“At this point there is no subdivision plan,” Marquis said. The parcel is known as the “Park-to-Clark” connector in the Open Space and Recreation Plan, Marquis said, because it links Endicott Park with Clark Farm, which is owned by Selectman Bill Clark. The town owns the development rights for this family farm property. Parcels listed in the open space plan are those the town is eligible to buy to prevent development.
“Our primary concern is that this particular piece of property is probably the last pristine forest type area left in the town of Danvers,” Bayberry Road resident Normand St Cyr wrote in a letter to the Boston Archdiocese and Cardinal Sean O’Malley, asking for assistance to keep the property as open space.
“I think a lot of people on Bayberry Road have trouble with water,” St Cyr told selectmen this week. He said he was the first homeowner on Bayberry Road 44 years ago, and the problem of a spring running under his basement cropped up soon after he moved in. He said he knows other homes in the area are also dealing with water from an underground spring.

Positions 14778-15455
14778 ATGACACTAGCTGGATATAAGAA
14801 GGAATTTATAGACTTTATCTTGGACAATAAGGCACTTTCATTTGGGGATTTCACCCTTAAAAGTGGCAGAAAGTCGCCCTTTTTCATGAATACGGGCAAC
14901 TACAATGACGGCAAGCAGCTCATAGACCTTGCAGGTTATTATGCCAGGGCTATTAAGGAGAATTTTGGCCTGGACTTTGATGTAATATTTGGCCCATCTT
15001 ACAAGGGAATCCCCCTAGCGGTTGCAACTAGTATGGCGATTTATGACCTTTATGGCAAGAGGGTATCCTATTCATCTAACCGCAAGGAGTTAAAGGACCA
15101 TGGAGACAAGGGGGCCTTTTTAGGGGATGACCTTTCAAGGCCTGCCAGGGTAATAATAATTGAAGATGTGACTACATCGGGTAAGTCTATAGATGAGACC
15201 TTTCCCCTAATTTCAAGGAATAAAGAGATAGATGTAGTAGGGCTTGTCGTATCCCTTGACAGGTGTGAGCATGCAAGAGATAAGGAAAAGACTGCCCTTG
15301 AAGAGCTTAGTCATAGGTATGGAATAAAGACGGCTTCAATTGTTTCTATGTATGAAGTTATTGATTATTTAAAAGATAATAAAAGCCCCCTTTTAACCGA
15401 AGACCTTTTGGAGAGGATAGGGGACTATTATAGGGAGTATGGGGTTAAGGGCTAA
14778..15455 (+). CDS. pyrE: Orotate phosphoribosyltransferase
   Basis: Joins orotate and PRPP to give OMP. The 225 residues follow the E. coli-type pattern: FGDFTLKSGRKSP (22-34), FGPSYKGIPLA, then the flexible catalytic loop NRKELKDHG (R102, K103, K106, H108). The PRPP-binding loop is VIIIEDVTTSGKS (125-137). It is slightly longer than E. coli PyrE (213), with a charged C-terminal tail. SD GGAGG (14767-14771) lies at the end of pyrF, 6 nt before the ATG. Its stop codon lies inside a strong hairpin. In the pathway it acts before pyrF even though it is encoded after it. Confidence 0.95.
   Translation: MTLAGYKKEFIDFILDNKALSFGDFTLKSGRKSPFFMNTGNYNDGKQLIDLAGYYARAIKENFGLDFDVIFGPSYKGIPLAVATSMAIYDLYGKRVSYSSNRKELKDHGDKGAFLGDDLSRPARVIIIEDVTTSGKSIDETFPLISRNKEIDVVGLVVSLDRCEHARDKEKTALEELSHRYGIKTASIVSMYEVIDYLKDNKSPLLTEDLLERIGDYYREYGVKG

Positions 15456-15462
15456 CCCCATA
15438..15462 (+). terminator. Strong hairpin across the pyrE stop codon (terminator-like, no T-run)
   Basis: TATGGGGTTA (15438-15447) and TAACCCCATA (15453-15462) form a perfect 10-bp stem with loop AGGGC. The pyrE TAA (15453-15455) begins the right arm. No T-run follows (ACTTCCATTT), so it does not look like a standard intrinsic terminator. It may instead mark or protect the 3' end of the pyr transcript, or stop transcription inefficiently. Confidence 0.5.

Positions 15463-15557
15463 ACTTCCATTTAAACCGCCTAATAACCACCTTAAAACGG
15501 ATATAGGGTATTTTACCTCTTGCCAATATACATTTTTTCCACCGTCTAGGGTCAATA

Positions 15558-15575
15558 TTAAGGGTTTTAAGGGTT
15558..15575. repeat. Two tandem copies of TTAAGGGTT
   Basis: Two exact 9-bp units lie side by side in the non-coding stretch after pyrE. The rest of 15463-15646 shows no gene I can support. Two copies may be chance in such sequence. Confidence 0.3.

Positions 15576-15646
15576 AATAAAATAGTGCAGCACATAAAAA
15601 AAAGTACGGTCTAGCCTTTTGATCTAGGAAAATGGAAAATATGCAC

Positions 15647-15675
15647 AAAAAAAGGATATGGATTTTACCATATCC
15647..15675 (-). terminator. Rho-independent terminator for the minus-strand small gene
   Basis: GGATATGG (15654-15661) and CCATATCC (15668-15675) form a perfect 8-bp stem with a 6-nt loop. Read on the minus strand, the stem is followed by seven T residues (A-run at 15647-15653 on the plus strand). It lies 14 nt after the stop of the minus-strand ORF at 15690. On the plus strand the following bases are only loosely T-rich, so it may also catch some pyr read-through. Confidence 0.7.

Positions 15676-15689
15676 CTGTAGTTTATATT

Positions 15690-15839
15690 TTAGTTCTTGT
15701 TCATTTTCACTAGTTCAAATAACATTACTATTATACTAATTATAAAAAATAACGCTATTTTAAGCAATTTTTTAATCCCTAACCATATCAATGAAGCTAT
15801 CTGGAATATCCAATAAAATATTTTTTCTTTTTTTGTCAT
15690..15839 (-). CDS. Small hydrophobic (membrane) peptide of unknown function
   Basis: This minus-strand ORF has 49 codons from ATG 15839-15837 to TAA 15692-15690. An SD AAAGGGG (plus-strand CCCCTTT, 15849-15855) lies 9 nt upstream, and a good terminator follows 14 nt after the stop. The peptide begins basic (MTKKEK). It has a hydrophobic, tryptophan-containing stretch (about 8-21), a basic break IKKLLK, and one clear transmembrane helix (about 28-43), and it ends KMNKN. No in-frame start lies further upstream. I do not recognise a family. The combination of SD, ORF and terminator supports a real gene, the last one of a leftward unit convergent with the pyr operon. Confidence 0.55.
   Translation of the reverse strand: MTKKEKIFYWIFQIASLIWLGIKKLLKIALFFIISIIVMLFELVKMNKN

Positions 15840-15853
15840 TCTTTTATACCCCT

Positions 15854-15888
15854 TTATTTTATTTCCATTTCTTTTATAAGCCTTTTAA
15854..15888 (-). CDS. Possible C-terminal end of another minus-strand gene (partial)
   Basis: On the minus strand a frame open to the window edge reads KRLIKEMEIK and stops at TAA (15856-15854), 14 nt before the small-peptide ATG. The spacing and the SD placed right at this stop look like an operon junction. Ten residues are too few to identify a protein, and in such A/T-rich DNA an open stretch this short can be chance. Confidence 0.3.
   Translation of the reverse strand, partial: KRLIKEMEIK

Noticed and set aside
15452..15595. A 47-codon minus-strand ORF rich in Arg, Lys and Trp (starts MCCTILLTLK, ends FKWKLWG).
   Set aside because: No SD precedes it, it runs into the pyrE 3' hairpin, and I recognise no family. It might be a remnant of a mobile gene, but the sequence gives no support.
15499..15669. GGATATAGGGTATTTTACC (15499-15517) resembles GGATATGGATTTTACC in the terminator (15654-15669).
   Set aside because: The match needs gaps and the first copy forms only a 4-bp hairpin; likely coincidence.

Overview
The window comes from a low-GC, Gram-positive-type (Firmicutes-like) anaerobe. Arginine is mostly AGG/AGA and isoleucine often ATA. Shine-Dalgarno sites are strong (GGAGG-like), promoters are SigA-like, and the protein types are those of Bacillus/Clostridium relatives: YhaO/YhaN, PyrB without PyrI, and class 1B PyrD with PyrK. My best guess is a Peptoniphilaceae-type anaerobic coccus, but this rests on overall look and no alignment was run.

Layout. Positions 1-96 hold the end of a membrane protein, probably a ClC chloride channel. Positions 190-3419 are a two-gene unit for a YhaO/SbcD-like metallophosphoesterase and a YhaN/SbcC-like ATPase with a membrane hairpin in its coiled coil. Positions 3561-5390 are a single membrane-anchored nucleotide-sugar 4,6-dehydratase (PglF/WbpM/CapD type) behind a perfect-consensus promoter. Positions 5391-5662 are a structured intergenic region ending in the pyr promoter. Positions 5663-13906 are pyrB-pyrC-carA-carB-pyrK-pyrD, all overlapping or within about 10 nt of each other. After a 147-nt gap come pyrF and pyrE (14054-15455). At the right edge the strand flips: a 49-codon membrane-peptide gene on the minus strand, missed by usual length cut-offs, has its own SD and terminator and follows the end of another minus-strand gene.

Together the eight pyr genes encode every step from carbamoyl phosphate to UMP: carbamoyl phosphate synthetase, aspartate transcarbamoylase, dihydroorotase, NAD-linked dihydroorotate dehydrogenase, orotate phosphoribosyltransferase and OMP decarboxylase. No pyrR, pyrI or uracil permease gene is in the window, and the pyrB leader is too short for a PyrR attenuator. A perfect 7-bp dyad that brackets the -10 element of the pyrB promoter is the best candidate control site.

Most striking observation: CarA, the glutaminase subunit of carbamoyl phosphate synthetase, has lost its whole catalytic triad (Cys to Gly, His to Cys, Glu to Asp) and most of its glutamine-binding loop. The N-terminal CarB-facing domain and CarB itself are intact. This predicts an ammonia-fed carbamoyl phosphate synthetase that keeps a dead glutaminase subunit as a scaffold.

If the property is developed, access to the land would most likely be from Sandpiper Circle, an offshoot of Bayberry Road, St Cyr said.
Selectman Dan Bennett said he heard this past winter the church was planning to sell a portion of its cemetery property, but so far there is no concrete information.
“Unfortunately, it’s their right to sell the land; they own it,” Bennett said of the church.
“‘Save Whipple Hill’ sounds like a good flag to get behind, so keep going,” Bennett told the residents.
“I’ve lived and played in those woods all my life,” said Clark, whose family farm on Hobart Street abuts the cemetery, and who said he has heard there are plans to put 15 homes on the hill, which he said has been untouched for more than 60 years. He described the land as a linchpin parcel, forming an emerald necklace that links with other open-space parcels in the neighborhood, including Endicott Park to the west.